The man who’ll decide who’s in Super League in 2021

Talking Rugby League – Martyn Sadler’s League Express column – Mon 16th Nov 2020

Until last week I had never heard of Lord Jonathan Caine (pictured), the man who will chair the seven-strong panel that will choose the twelfth Super League club for the 2021 season.

Perhaps that’s because I haven’t taken a great deal of notice of Northern Ireland politics, which is where his particular expertise lies.

According to some rather sketchy details on Wikipedia, he was born in Leeds in 1966 in the working-class district of Harehills, where most houses, including his own, still had outside toilets.

His father owned his own small glazing business for 35 years, while his mother, a former hairdresser, also joined the family business.

Caine worked in his father’s glass factory during the summer and helped with site deliveries when he passed his driving test in 1983.

He went from Temple Moor High School to read history at the University of Leicester and he was the first member of his family to go to university.

At university he studied Home Rule for Ireland and on leaving he became a civil servant and a special adviser to a succession of Secretaries of State for Northern Ireland, where he was much admired for his work behind the scenes.

Away from politics, he supports Leeds Rhinos and still travels from London to Leeds for their home games.

He also supports the Yorkshire cricket team, and he has a particular fondness for the music of Led Zeppelin.

He will chair a panel of six other people, including three from Super League and three from the RFL.

In addition to Lord Caine, the Panel members are:

a. Chris Anderson, SLE General Counsel and Company Secretary;
b. Dave Rotheram, RFL Chief On Field Officer;
c. Graham Odlin, SLE Head of Finance;
d. Karen Moorhouse, RFL Chief Regulatory Officer, RFL Director and Company Secretary;
e. Rhodri Jones, SLE Chief Commercial Officer; and
f. Tony Sutton, RFL Chief Operating Officer.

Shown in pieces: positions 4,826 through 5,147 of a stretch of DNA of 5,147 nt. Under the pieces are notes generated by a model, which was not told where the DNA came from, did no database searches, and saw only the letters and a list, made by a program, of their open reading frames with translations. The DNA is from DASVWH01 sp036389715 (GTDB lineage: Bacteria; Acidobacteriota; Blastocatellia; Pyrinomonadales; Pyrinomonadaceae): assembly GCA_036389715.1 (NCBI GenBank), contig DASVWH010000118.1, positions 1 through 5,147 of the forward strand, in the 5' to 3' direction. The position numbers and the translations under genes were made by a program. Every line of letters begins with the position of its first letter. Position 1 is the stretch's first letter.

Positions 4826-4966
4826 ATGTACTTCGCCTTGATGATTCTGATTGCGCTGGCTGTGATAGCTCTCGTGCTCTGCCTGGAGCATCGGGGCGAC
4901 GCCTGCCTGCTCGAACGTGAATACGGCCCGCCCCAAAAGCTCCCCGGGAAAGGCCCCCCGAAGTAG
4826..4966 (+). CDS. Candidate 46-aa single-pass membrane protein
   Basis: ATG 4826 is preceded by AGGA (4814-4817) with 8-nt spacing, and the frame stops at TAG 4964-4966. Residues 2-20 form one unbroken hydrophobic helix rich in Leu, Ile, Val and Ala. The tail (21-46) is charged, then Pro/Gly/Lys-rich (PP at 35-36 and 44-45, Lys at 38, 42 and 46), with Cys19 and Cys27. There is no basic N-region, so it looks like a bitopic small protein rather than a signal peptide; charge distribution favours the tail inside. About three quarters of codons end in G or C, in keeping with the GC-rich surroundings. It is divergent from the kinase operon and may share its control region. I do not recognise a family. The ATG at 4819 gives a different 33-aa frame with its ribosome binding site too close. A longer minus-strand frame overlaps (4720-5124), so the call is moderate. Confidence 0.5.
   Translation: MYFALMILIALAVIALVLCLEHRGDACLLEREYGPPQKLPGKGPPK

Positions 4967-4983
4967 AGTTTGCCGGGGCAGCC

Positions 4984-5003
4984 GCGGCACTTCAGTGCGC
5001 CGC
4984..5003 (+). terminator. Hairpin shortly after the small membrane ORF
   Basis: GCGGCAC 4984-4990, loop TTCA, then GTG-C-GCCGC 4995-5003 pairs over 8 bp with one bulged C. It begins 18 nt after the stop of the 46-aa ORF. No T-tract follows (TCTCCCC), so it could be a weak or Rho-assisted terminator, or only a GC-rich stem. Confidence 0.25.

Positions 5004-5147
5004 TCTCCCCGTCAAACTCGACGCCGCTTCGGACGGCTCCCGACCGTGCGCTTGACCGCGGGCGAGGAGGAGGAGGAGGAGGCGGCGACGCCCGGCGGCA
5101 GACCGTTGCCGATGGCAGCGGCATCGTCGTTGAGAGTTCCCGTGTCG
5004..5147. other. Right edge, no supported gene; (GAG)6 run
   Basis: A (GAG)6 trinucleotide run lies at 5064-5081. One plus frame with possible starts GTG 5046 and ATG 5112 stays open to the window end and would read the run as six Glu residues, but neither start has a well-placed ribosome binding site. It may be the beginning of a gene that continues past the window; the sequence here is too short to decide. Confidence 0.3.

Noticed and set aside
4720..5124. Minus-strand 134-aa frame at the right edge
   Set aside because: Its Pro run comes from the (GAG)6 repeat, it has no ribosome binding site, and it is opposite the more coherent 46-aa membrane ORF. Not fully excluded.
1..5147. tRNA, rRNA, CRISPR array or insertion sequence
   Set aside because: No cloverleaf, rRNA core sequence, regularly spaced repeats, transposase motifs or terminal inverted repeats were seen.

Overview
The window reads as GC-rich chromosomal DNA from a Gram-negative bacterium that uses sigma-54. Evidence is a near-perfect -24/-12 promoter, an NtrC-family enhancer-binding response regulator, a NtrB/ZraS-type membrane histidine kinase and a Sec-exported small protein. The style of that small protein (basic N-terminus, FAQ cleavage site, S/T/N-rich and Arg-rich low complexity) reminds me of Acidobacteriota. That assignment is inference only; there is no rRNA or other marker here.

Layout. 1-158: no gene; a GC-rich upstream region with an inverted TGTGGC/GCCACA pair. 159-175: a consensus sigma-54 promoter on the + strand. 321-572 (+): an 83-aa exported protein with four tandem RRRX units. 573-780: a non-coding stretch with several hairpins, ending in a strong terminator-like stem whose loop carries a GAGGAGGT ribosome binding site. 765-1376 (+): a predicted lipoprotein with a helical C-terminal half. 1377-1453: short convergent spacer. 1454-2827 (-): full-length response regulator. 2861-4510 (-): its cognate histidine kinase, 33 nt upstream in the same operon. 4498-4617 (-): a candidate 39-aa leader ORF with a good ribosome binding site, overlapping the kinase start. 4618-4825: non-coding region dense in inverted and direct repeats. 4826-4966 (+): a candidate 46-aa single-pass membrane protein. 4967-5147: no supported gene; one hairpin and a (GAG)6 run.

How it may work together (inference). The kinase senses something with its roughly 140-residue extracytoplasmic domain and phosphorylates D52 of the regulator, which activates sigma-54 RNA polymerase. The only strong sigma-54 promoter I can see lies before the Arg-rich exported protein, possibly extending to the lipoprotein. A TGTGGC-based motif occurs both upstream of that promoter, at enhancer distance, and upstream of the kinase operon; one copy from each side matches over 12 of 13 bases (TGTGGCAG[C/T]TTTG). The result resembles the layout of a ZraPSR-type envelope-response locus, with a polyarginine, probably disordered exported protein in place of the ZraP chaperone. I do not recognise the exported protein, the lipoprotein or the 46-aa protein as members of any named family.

Any Championship club wishing to apply for ‘promotion’ to Super League has to get its application in by 30 November, and the decision on the successful club is due to be announced by Wednesday 16 December, although that date could be somewhat flexible.

In participating in the application process, each applicant club must agree to the following Aims and Objectives of the selection process, which involve the Panel selecting the club it is considered has the greatest potential to:

1 enhance the commercial value of the Super League to Broadcast and Sponsorship Partner(s) of SLE (both current and potential future partners);
2 deliver value to other members of Super League;
3 be competitive on the field of play;
4 be sustainable for the 2021 Season (and beyond); and
5 as a result of being in Super League, help deliver the broader Goals of the Sport as set out in the RFL Strategy Reset document.

There are quite a lot of issues to consider there, and I’ll do that club by club, looking at the six clubs that are likely to apply.

But before I do it’s worth pointing out one important thing.

The idea that the process is stitched up so that one club is certain to emerge victorious looks ridiculous to me.

I have heard suggestions from some quarters that the criteria have been set out with Bradford in mind, while I have also heard from other sources that Toulouse Olympique are certain to be the club that gets the nod.

Having checked out Lord Caine’s background, albeit briefly, I think it would be ridiculous to assume that he would have agreed to participate in this process if it had been a setup.